- Reading observatory: statistical investigations and general status of reading.
The workshops cover five different topics: a) meetings between writers, translators and readers for the promotion of books and reading in schools; b) workshops for young translators: 1) dramatic writing seminars - 2) training seminars with professional translators; c) reader development workshops aimed at librarians and centres for books and reading; d) reading and translation of literature written in minority languages.
To further develop culture at European level, every year the Network organises a series of exchange projects between professionals in each of the three sectors: books, libraries and translation, financed by bursaries so that operators can take part in the working life of parallel institutions.
Another area of Network activity is the creation of a permanent European Observatory on reading, which gathers and analyses data on the book market from each country, analyses behaviour, in terms of reading, paying particular attention to young people, and analyses bibliographies and statistics on translated books, promoting the organisation of statistical investigations and research into cultural consumption and different situations throughout Europe. This information makes it possible to create a database for studies of the European economy, geography and politics and is stored in the Network's website.
The www.grinzane.net website shows Internet users the history and activity of the Grinzane Europe Network. The idea behind the project was to develop a website in five languages (English, French, Spanish, German and Italian), destined to young European users of "virtual space". During the project's first year of activity, attention was concentrated on the development of the institutional area dedicated to partners and their projects, while the next two years will be devoted, as well as to updating the contents of the website, to creating a completely interactive area to promote cultural dialogue and mutual understanding through books and reading, proving that books and computers can interact in a creative way.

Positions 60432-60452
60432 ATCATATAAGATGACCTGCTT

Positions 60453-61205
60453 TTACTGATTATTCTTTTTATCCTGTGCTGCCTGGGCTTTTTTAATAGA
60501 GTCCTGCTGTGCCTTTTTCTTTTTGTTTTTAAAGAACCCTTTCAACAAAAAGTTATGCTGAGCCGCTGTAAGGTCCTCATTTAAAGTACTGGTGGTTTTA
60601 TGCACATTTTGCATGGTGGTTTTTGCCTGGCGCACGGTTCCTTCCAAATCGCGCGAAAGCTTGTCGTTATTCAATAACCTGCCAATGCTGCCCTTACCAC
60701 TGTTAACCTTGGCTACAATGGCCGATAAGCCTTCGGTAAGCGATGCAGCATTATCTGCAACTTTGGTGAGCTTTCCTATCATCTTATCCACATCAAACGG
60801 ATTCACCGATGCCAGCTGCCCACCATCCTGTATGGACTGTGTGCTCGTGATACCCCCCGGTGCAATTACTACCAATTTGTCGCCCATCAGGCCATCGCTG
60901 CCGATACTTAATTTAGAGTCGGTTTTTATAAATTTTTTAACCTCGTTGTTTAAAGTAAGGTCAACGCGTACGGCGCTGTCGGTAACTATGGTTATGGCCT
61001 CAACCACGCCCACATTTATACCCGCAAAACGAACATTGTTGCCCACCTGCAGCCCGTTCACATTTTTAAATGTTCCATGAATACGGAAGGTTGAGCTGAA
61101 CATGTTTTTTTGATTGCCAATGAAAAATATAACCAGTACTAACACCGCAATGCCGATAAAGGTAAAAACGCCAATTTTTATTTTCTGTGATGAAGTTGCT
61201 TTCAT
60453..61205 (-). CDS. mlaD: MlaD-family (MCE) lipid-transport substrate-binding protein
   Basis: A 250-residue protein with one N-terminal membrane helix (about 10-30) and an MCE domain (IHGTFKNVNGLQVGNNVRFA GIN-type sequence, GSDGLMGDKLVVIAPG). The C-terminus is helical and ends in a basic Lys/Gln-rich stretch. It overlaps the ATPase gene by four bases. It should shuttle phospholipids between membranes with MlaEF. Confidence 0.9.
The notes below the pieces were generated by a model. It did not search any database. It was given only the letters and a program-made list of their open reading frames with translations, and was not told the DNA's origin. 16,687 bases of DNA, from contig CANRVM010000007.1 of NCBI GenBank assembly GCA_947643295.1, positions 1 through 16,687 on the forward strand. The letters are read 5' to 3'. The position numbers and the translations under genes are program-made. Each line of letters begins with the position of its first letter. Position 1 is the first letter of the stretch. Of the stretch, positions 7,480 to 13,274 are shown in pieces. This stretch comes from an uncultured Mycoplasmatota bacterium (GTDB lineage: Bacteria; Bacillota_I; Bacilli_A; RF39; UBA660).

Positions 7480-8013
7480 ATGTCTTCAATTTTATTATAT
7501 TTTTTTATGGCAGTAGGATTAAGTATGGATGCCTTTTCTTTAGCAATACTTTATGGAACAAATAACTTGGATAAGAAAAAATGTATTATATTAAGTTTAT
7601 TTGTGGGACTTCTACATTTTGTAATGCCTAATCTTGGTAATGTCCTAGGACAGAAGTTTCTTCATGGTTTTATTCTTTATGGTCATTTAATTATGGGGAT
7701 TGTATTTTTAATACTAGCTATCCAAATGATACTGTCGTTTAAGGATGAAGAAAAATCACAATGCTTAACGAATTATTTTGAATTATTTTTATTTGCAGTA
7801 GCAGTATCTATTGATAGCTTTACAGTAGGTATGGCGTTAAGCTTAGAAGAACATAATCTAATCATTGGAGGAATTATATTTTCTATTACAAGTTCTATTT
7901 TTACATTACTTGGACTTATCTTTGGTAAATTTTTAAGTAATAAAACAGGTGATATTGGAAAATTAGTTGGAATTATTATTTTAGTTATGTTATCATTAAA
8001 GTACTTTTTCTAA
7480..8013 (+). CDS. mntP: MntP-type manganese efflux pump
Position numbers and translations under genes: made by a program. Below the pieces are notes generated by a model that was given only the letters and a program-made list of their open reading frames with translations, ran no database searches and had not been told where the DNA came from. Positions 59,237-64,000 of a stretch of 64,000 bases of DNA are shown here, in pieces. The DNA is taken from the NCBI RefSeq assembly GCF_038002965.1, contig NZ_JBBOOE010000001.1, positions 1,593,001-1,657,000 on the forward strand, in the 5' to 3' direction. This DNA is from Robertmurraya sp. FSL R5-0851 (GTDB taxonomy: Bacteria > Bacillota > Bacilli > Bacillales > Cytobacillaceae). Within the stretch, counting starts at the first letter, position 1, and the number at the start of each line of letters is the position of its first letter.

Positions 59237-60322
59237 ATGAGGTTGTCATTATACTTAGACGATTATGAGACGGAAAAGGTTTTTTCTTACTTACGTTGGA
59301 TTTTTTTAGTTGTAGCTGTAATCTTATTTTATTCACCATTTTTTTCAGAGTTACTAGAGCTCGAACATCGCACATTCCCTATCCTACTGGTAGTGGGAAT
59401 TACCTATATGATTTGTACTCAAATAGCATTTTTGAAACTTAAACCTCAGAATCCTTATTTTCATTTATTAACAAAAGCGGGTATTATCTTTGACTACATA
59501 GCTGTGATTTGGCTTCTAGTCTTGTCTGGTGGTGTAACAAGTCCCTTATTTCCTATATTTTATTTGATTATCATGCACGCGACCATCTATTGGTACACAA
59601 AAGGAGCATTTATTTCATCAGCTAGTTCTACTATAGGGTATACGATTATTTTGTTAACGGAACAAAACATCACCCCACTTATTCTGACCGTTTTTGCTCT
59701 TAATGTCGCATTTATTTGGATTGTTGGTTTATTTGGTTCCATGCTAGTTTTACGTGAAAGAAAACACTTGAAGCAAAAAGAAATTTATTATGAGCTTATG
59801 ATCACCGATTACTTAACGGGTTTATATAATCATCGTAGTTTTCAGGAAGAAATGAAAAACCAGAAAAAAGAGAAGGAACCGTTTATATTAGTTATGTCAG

As well as presenting the data and related conclusions supplied by the Observatory, it includes the various sections of the Network magazine, presentation of the partners, project activities, a calendar of events aimed at professionals in the sector and an interactive area aimed at young users, and offers links to the sites of all Network partners for forums and chat groups. It will also supply both institutions and the public with information on the project and news.
- the promotion of translation culture, with special regard to literary, theatrical and film translation, by sensitising public opinion to the role performed by translation in the culture of every country, especially where minority languages are concerned. An important part of the Network's projects specifically concerns the training of literary translators, aimed at constantly improving the quality of translations.
- the promotion of schools and libraries as privileged places in which to read and meet writers, thus contributing to the development of the pleasure of reading.
- the promotion of reading and writing, with the organisation of a competition aimed at "young readers".